26 “At this the servant fell on his knees before him. ‘Be patient with me,’ he begged, ‘and I will pay back everything.’ 27 The servant’s master took pity on him, canceled the debt and let him go.Matt 18:23-27 NIV
Compassion sometimes is translated as “took pity” or “pity” on someone or thing. I do believe New Testament scholar Bill Mounce probably has the sentence structure right when he translates it “Moved with compassion, the master of that servant released him and forgave him the debt.” This pattern in Matthew’s writing is not an accident.
- Here’s the Activity. (Moved with Compassion)
- Here’s the Response. (Do something to address the need.)
As a minister, one act of compassion I get to do is guiding families through the difficult time of loss. Their family member dies. Someone works with a funeral home to make sure the person’s remains’ are laid to rest, respectfully. In Indonesia, at the height of the pandemic, this was not something they were able to keep up with. The full details are in the Prayer guide from this week, but suffice it to say, one pastor was willing to risk exposure to show compassion. He was granted permission to re-bury bodies of these people and as the article puts it, bury them in a more “compassionate” way.
I present to you today that the people of Asia-Pacific Region are moved with compassion. They are moved and then they do something in response to address the need. They are not a wealthy people, but they are generous with their resources and focused on the mission. Their desire is that all of their people would be on the same page. That page is the 5 Areas of Impact for Nazarene Missions International.
5 areas of impact
Asia-Pac Prayer is that they will support the NMI 5 Areas of Impact
This is is one of the oldest and most important works of the church
“if my people, who are called by my name, will humble themselves and pray and seek my face and turn from their wicked ways, then I will hear from heaven, and I will forgive their sin and will heal their land.”2 Chronicles 7:14 NIV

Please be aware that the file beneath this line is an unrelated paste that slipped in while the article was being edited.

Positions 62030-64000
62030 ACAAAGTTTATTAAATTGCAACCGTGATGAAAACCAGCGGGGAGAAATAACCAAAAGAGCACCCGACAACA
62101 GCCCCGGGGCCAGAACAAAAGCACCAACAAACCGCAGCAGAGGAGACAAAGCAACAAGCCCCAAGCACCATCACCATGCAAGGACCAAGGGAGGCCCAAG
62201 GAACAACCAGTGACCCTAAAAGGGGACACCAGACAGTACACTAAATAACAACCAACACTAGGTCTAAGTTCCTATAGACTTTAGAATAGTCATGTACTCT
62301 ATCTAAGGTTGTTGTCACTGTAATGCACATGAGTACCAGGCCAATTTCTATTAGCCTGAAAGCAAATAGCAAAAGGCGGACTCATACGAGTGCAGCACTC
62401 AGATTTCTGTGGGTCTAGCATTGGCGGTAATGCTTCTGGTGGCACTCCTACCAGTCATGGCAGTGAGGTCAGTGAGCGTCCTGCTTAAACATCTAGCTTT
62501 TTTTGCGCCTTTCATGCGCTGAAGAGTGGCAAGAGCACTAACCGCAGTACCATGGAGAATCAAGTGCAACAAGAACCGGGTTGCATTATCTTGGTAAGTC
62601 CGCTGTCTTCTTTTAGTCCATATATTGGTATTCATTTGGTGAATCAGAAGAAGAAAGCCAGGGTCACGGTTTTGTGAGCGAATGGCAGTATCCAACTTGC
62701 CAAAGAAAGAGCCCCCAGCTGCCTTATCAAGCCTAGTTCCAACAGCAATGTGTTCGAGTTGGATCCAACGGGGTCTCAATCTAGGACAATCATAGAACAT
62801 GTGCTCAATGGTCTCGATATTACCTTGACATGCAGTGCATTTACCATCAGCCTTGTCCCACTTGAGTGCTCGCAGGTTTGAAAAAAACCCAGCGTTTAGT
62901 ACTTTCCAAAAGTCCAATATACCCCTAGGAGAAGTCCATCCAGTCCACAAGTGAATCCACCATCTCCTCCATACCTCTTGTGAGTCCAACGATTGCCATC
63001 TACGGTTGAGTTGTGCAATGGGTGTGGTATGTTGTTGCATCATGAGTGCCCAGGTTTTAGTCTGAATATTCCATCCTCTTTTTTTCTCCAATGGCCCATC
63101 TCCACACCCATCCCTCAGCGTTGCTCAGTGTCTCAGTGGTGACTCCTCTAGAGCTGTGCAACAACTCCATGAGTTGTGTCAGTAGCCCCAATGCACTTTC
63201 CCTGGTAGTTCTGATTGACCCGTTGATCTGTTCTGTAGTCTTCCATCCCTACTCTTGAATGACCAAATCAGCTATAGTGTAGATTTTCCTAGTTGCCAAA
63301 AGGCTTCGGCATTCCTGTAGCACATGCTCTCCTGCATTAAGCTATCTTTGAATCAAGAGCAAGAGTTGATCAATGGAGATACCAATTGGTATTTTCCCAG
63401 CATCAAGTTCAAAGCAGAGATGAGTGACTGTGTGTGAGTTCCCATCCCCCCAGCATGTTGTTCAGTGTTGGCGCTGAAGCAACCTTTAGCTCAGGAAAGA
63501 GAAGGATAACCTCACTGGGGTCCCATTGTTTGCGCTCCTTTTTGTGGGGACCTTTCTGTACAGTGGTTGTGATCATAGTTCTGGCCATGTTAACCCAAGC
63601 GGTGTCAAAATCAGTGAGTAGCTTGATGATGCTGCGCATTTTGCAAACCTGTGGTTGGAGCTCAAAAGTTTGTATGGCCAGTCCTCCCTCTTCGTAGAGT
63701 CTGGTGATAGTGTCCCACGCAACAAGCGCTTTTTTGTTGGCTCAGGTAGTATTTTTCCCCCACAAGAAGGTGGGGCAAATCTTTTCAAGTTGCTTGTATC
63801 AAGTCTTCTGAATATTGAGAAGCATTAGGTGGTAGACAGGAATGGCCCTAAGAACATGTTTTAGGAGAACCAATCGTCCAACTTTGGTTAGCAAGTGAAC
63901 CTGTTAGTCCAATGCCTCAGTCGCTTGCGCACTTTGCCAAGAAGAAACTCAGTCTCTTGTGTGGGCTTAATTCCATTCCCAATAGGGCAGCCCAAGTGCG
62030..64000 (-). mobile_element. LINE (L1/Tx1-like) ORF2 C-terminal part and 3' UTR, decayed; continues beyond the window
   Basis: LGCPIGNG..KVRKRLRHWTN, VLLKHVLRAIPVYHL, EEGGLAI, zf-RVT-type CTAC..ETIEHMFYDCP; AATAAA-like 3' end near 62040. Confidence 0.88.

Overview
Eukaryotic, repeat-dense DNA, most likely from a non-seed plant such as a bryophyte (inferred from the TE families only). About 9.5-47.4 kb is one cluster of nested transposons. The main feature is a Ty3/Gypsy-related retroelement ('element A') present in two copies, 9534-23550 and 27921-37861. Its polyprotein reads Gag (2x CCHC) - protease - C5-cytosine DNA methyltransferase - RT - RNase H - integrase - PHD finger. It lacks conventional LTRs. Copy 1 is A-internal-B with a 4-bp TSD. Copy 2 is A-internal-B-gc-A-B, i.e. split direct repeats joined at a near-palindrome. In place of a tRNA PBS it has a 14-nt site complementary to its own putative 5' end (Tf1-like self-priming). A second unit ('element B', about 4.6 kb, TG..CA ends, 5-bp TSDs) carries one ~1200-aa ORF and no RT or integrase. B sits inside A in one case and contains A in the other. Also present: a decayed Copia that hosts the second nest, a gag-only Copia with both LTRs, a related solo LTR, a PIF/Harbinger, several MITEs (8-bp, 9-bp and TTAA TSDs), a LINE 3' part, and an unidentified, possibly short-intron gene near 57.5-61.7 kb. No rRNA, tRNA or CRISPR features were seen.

We seek God through prayer. We seek his will, power, guidance, and healing. The whole shebang. The next two are all about Generosity.
Generosity – World Evangelism Fund
This generally helps to financially support the work of the Church of the Nazarene all around the globe. When you give locally, here at Viroqua, A portion of that offering goes on to our district needs and some of it goes to the general needs of the Church.
Generosity – Alabaster Offering
As we just collected last week, this bi-annual offering goes to support the purchase of new property, Buildings, parsonages, schools, medical facilities. This giving helps the church get a foothold in areas long thought to be unreachable.
Engage Children & Youth
Educating about & Fostering Missional calls. This is so important! There are fewer and fewer missionaries being sent every year and more are retiring than the church can keep up with. So to make a plan to educate people on their call to missions, to help grow a love for a world area that God is calling them to. It’s so very important. All areas were initially reached by missionaries and God is not done using missions to reach people.
Connecting and Caring for Missionaries
Connecting local churches with missionaries.
Enabling local churches to relationally connect with missionaries, participate in their mission through prayer and generosity.
Their prayer is that their churches would intentionally engage in mission work, even if they personally never leave their pews.
What’s the difference between us and the folks in Asia-Pacific? They took a page out of Jesus’ book.
- They stopped.
- They see a need
- Their hearts are moved by what they see.
- They take steps to address the need they see.
So what’s our part in all this?
Call to action – JOIN THEM
No, Please don’t move to Australia or Japan…at least not right now. I’d miss you too much!
Our hearts can join with the Asia Pacific folks. Here’s two practical options:
- Pray for their request – That their region would be fully on board with these areas of impact.
2. Pick one of these areas you’d like to learn more about, or focus on yourself and begin to develop it in your life
3. OK…if God calls you to be a missionary, don’t let me stop you! I’d love to chat with you about your call to missions and put you in touch with others who can guide you further. Leave a comment below or message me. If you already live in this world region, Awesome! Thanks for checking out our blog and please know you can always be a missionary right where God has placed you.